Home News Local News Appeal for home occupation permit struck down
Appeal for home occupation permit struck down
Benjamin and Ariel Bean will be permitted to continue operation of their controversial, home-based motorcycle and auto repair shop on West Road, according to a tentative decision made by the Union County Board of Commissioners Wednesday.
Commission Chairman Bill Rosholt and Commissioner Steve McClure both cast votes against an appeal of a planning commission decision to grant a conditional use home occupation permit to the Beans. Commissioner Mark Davidson sat the vote out, recusing himself because his engine repair shop does business with the Beans.
In talk before the vote, Rosholt said he thought the board should uphold the planning commission’s original decision, but change the permit’s conditions so that the shop closes earlier each day.
The planning commission approved the Beans’ application for the permit following a contentious hearing March 26. Bean told the planning commission that he needed to run the business at the home location because he is caring for his father who is elderly
Among conditions imposed by the planning commission was one that requires Bean to relocate the business within 12 months of the death of his father. Other conditions included operating hours between 9 a.m. and 6 p.m., no major repairs done outside the shop building, delivery vehicles limited to one ton or smaller, and no parking on the roadway adjacent to the property. Bean can only use 1200 square feet of his large shop building for business purposes.
Many neighborhood residents objected to the home occupation business permit, with 22 of them joining in the appeal of the decision. The appellants, represented by Portland attorney Edward J. Sullivan, said Bean’s repair shop posed a threat to neighborhood quality of life. They cited increased traffic, noise, dust and other impacts, and said the use is not supported by the county’s land use code.
The county board held an appeal hearing June 6, gathering testimony from opponents who re-stated their concerns about neighborhood impacts, and from Benjamin Bean, who said his business doesn’t create any more impacts than other home occupation and commercial-level businesses operating in the area. Bean said he is operating within the conditions spelled out in the permit.
The board tabled the matter, leaving the record open to more written testimony. When Rosholt and McClure rendered their decision Thursday, they said the fact that other people operate home businesses in the area was important to consider.
“I feel there has been and will be others who own home occupation businesses in the area,” Rosholt said.
McClure said there are other shops in the West Road neighborhood that do automotive work.
“It was pointed out to us there are a lot of people out there who do that kind of work,” he said.
After the vote, the board instructed Planning Director Hanley Jenkins to draft findings of fact based on the tentative decision and bring them back for consideration at the July 18 meeting.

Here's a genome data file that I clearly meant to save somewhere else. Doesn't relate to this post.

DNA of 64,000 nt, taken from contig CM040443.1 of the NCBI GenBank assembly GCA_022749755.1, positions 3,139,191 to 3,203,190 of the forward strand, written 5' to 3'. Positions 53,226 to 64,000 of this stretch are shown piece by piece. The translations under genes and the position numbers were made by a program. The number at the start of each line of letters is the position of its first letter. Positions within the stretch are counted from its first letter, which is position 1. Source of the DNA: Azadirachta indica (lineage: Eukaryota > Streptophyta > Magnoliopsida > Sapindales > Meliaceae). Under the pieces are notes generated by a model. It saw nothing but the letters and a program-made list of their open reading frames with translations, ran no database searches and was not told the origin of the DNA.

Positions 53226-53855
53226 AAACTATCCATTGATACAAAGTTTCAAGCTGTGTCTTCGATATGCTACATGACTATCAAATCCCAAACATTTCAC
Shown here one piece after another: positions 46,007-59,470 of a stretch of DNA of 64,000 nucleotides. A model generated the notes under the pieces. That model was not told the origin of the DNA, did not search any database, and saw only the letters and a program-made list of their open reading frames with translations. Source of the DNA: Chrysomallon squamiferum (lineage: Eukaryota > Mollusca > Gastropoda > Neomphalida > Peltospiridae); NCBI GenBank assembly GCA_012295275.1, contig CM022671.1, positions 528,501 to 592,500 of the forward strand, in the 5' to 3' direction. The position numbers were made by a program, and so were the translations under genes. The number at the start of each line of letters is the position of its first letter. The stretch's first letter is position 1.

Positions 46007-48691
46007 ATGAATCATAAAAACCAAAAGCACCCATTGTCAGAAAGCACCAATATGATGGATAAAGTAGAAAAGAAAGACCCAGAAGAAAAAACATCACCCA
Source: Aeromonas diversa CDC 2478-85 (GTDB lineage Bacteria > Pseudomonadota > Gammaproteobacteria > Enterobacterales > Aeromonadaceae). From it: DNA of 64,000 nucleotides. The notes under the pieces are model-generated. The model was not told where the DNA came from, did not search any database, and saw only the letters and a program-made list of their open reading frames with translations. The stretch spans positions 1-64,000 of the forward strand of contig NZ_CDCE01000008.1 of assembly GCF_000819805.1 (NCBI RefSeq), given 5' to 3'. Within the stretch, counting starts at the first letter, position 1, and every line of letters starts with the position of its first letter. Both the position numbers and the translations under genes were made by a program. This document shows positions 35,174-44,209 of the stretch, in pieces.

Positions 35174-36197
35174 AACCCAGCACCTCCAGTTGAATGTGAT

McClure said it’s possible the county hasn’t heard the last of the issue.
“I’m sure it’s going to be appealed to the Land Use Board of Appeals, but that’s fine, that’s the process,” he said.
In other business Thursday, the board met with members of the Blue Mountain Humane Society to discuss operations at the animal shelter.
Back in April, the shelter came in for some controversy as a group headed by Jane Sabin-Davis aired concerns to the county board about the shelter’s “high save” policies. The group expressed concerns that aggressive dogs and feral cats that should be euthanized are being returned to the community instead. It said that because Union County is a funding partner, it is open to liability.
Also, the group made claims the Humane Society board was being less than transparent about budget matters, the shelter’s endowment, and meeting minutes.
Since then, McClure and the humane society have met to work out issues. McClure said Thursday he is pleased with progress of the talks but that the county’s policy agreement with the humane society needs some updating.
“I felt good about our discussions but I don’t think we’re done,” he said. “We need to review the agreement and we need to agree on criteria,” he said.
Heidi Van Schoonhoven of the society said she too is pleased with progress of talks so far. She also said the society is dedicated to being open about its policies.
“Our goal is to be transparent. I think there’s been some misconception, but we’re past that now,” she said.
Van Schoonhoven said the society lives up to state standards regarding budget. She also touched on the high save policy, saying that a policy of working with other organizations out of the area has led to many successful placements of animals that otherwise would be euthanized.
McClure said discussions will continue, and pledged that the process will be an open one.
“Once we have everything together, we’ll bring it back to the commissioners and have a discussion with the public,” he said. “We haven’t swept it under the rug. We’re going to work it out.”
In a third matter Thursday, the board received an update on activities of the Northeast Oregon Network, a non-profit health care group also known as NEON.
Lisa Ladendorff of the group talked about initiatives to bolster the number of local people with health insurance, and to improve access to health care.
Ladendorff invited the commissioners to community meetings NEON plans in Wallowa County July 11, and Union County July 12.